Sunday, January 02, 2011

Overcoming Elitism

In politics, while the term elite has no negative connotations, the term elitism does. As the criticism of being elitist is a growing powerful attack against politicians, they should be weary of its distinction.

The difference between elite and elitism is relatively simple. Whereas elite merely designates a high status, possibly in regards to a top business person or professional for example, elitism uses that status as proof or evidence of a person or group being right. Being elite does not make one an elitist, it’s using that elite-ness as a justification that does.

From the United States' tea party movement to a more general, yet ubiquitous conservative feeling in Canada, there is a growing opposition to what can only be referred to as elitism. This is not an opposition to professionals in highly specialized fields, the extremely successful, or the wealthy; this is an opposition to those who use their membership in select groups as some proof, as some almost divine right that they are superior or simply that their views are.

Though some would suggest elitism is a matter of perception, it is actually a matter of values. When someone is of a high class, a successful academic for example, and they argue for a policy while assuming they are right because of their job or title, they would be justly called an elitist. One does not necessarily avoid the charge of elitism even if a well-reasoned argument is presented, because more often than not, that argument will rest on values that are limited or are only commonly held within that select group.

Environmentalism is often cited as an elitist movement and this is not because Green Party Leader Elizabeth May, famed environmentalist David Suzuki, or others suggest that Canadians should believe them because they are well educated or because they know better. Environmentalism receives the elitist critique even when it is enrobed in reason because that movement often consists and revolves around values not commonly held by the greater majority of Canadians.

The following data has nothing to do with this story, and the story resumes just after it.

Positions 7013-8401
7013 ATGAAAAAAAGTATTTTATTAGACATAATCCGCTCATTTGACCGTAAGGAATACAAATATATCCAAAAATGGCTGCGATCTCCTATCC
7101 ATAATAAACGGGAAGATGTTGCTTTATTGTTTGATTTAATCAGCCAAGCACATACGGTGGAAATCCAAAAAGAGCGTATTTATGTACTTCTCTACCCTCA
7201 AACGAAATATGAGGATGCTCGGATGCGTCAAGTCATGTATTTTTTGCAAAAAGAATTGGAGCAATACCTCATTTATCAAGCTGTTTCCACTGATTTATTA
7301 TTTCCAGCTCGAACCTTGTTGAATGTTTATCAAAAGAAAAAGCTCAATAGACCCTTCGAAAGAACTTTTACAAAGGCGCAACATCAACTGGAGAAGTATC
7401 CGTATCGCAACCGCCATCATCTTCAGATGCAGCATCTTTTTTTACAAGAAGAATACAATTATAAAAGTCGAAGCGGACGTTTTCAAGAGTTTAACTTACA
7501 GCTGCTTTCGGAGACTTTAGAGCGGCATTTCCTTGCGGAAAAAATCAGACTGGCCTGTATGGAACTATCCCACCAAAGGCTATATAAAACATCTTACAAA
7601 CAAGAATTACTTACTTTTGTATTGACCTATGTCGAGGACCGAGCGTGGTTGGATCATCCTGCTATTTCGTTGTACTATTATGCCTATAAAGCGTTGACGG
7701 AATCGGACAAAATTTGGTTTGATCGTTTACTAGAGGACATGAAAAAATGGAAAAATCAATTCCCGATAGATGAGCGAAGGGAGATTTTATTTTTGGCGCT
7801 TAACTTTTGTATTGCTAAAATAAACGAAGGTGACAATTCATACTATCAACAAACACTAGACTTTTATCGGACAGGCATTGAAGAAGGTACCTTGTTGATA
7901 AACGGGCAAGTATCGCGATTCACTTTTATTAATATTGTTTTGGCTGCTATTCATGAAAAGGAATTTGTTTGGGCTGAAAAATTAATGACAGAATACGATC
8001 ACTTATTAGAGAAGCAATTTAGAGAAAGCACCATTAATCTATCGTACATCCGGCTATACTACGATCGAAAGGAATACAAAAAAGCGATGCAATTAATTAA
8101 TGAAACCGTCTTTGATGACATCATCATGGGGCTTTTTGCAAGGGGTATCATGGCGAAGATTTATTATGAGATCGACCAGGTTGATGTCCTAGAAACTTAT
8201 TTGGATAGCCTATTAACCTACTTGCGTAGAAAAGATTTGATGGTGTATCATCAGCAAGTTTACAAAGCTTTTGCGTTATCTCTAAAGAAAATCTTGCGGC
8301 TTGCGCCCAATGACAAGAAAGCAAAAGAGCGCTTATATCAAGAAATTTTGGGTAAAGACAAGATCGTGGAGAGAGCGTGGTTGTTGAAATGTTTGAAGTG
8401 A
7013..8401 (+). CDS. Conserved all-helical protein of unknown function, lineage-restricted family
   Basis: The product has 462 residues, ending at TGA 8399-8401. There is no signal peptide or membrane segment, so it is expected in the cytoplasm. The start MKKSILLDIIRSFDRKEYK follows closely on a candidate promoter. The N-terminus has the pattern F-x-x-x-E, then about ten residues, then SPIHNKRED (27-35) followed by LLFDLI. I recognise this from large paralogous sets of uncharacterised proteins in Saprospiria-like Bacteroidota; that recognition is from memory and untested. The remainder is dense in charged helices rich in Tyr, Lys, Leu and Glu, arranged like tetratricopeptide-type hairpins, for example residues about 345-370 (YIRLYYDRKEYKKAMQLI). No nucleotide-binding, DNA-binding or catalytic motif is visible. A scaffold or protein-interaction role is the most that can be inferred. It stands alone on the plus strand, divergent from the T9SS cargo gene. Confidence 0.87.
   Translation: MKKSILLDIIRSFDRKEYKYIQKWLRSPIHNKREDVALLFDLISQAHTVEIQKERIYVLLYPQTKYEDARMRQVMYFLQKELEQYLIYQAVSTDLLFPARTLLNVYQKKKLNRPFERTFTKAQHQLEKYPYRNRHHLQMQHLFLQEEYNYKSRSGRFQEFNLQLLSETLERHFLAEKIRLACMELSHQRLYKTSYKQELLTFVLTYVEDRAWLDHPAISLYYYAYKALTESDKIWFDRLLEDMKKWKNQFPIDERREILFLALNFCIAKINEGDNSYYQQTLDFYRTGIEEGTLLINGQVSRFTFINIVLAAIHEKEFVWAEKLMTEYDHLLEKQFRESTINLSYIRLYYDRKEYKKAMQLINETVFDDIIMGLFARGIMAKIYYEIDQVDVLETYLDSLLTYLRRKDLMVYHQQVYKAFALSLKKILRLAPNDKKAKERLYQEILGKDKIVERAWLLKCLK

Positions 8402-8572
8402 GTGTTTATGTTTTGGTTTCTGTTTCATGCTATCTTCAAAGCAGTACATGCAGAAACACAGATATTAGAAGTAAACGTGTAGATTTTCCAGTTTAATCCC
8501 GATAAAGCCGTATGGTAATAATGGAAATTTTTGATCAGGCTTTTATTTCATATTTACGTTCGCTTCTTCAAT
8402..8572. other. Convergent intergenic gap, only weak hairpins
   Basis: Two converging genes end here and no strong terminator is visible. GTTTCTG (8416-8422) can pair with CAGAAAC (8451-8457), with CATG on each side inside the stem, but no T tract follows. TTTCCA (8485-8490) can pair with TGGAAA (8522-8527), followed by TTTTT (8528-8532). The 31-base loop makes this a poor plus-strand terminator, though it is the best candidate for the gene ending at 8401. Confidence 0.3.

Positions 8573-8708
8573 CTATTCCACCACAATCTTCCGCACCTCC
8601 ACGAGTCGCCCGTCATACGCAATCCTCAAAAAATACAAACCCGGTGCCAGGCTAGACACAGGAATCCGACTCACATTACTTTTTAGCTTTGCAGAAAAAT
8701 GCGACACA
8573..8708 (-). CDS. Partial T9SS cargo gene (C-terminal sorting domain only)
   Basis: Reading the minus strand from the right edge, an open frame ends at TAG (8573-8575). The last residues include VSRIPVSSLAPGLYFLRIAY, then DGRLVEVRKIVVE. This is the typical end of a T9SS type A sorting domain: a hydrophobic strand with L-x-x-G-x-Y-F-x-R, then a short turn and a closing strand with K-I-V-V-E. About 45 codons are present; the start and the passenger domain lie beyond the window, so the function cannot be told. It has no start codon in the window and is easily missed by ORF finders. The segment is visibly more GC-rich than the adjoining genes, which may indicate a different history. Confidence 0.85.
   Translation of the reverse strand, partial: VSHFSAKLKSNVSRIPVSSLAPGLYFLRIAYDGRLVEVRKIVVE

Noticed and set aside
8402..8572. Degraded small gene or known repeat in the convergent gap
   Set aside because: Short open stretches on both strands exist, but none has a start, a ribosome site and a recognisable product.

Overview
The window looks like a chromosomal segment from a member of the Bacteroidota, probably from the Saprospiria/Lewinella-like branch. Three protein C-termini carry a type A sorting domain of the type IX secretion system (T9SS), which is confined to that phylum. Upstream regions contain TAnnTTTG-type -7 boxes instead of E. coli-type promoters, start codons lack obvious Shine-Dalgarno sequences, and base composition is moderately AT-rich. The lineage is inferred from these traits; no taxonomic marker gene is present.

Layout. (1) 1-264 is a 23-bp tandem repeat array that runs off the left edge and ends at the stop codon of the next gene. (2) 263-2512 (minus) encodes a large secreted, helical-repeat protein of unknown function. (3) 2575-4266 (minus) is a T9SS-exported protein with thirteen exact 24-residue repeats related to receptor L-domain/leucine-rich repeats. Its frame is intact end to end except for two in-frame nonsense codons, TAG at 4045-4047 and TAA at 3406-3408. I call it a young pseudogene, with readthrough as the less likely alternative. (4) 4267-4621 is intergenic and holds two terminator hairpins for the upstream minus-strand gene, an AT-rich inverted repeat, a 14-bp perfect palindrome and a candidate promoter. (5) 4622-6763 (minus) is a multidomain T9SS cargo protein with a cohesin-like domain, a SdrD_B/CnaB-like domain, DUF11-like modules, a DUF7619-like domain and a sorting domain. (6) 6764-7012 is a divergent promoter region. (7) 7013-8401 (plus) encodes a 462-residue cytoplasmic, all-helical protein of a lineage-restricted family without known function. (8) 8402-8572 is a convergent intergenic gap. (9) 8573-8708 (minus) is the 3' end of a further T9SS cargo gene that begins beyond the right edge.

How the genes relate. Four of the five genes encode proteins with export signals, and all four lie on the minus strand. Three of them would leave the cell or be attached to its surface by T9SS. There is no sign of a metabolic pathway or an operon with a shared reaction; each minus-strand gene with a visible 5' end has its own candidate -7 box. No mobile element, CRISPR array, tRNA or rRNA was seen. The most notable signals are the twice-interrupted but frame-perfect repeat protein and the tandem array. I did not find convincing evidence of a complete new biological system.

While many, if not all, Canadians care about the environment, the value they place on it in relation to other issues does not come close to the importance placed on it by green activists. Thus when environmentalists speak to Canadians about why we must sacrifice other things of value to save the world, they do so based on values not commonly held and as such are often referred to as elitists.

In this situation and in all situations, for anyone who does not wish to have the pejorative term elitist levelled against them, they must then argue not from the minority's values but from the majority's. This is not suggesting one should never change and adopt the less commonly held view, because that is often needed, but what this does suggest is that for that view to be promulgated, it must be put in terms that are based upon popular values. This means for environmentalists to be successful their issues must be argued with appeals to an average Canadian's values and perhaps more importantly the same goes for any political party seeking electoral success.

If any political party or leader wants to convince any person of a desired vision or course of action, they must do so based on ordinary, commonly held values, or for certain they will rightly suffer the perils of elitism and the subsequent election defeat.

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